Jayani Chathurika Senanayake’s Scattered is a mixed bag, with the poet showing much promise which, in turn, is neutralized by several “abnormalities” and “anomalies” of her craft. Her sense of rhythm and the poetic quality of the verse immediately detains our attention — specially, since the nitty gritty of modern verse has readily given non-poets and other pretenders the sufficient leeway to pass off as bards. However, in Jayani Senanayake we see a writer who passes this bar.
One issue I have with Senanayake’s poetry, however, is her coinages and phrases which at times are hollow of creativity or “freshness”. Compounds are at times cliched, or too common for that phrase to hold reader interest. In Chopping Onions, for instance, we have a series of such cliched usages, such as the narrator’s “unsuspecting eyes” (which are made to tear by onion fumes), the flowing of “rivers of blood” and the splitting of her “gentle skin”. In an abnormal submission, the narrator cedes that her finger was cut in the process of chopping onions that the blood got sprayed on the walls. Among the possibilities behind such a characterization can be (a) the writer not having undergone such an accident ever, or (b) the kitchen being somewhat claustrophobic. Either way, it is beside my present object.
Elsewhere, in Breath, we are told how the “sky weeps”, how the same sky shall “smile tomorrow” and as to how “silent tears” are rained. These phrases give a distinct sense of deja vu. In Roses, the poet uses a phrase “puckering their red red lips, arrogant”. I am certain that this is my own anxiety, but the choice of words and verbs more than the poetic sentiment brought to me a sudden memory of Lakdas Wikkramasinha’s To A Servant Girl, where the poem concludes with an arrangement which overall feature 40% of those words (differently arranged, all the same). However, Bullet Hole In My Memory — a poem written in the persona of a migrant woman from Jaffna upon a return back home (or so I suppose) — has too much of Jean Arasanayagam (and particularly her Ruined Gopuram) in it for one’s liking. The laying out of the landscape, the “decaying Gopurams”, the “burning pyres” where “corpses burned” lands us in the thick of Arasanayagam territory.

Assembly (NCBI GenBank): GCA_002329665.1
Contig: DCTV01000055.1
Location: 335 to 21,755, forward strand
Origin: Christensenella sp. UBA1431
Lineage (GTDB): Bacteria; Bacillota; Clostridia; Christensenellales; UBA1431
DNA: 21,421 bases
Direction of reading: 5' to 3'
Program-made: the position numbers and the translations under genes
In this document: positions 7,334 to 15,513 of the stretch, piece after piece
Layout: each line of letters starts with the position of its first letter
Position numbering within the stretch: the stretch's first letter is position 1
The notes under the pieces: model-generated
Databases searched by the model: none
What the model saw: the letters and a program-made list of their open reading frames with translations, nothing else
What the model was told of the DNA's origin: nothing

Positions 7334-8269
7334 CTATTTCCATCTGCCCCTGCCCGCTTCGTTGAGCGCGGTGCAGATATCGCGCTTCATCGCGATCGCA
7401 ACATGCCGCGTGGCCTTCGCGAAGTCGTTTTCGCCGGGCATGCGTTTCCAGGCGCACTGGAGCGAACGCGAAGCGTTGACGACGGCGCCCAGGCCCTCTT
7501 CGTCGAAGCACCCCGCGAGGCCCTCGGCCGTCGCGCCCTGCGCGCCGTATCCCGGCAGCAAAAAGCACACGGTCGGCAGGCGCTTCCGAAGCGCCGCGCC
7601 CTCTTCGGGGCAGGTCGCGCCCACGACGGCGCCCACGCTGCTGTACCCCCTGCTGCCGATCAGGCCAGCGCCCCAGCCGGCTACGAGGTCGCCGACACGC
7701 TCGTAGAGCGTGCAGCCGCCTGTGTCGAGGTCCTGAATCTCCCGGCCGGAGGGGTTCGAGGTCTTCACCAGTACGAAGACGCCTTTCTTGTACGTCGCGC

Senanayake is equally preoccupied with liquids and water. Her corpus often re-insists on images of water, rain, dew, wetness, juices, syrups, “soggy breezes”, “salty breezes”, wells, tears; if not blood and sweat. The image of water is central and crucial to Senanayake that even where the narrator reprimands an unfaithful lover, she insists: “[w]ash yourself off me, set me free / Before you fuck somebody else”. Poems such as Stench of the Rain, Clean, Silent Rain and Seasons of Thoughts are dominated and flooded with images of rainwater. In Afternoon Tea, the time is 4.30 PM and the world is “diluted in a delicious syrupy golden glow”. Among the things the narrator is reminded of there are pancakes, “yummy home made things” and — more to our current theme of liquids — “maple syrup”. Squirrels and birds hop from branch to branch on the way to the “water basin” to “take their afternoon bath”. Dust is seen “drunk, in the honeyed aureate glow of the sun / swimming / in the gentle loving breeze”. The narrator, who is writing, has “words ooze, drip / and spatter across the page”. The poem folds up with a “cup of afternoon tea”. In Advice received on entering the adult world from the mouths of the leering men there is “saliva dripping”.
In two poems at least Senanayake very effectively incorporates the image of the toad. Kissing Frogs laments that none of the frogs the narrator had kissed turned to princes. They, on the contrary, turned into “big, fat / ugly toads / who spat venom and hopped away”. The narrator recommends that “frogs should wear name tags” like (guess what?) “water bottles”. The poem is on the whole a less serious piece, but the toady imagery complements with a similar usage in Faces 2012. Here, Senanayake refers to huge billboards and “colossal cut outs” from which wannabe politicos stare at you, armed with their “election smiles, crosses and numbers”. Senanayake qualifies them as “toad-like creatures” who “sneer and jeer” from their propaganda boards.
Senanayake’s poetry at times make meaningful inroads to the Classical world as well. The image of the Gorgon is employed at least in two instances: in The Gorgon — a poem with much vengeful sentiment — and A Modern Day Perseus. These are not Senanayake’s best poems, but her carefully mediated parallels between the narrator, the narrator’s lover (I think) etc with the mythological Greek counterparts add a novelty as Classical allusions have gone out of fashion (where they are not born to begin with) with more contemporary young writers emerging from paradise Isle.
In a recent chat with Dhanuka Bandara, Dhanuka tells me that his play of 2010 The Commode is, perhaps, topical of a play written by a 22 year old living in and conscious of Sri Lankan reality of that time. In other words, what Dhanuka tries to emphasize is that looking back from now, he sees his project as a tinge immature and improvable, even though the moving spirit and the response that is thereby issued are valid. Perhaps, a year or two down the line, Senanayake would uncover that her work at times betray an “amateurish”, “under-exposed” vein. Scattered, when all is said and done, is a commendable read and is hopefully the first corpus from a writer who will publish more.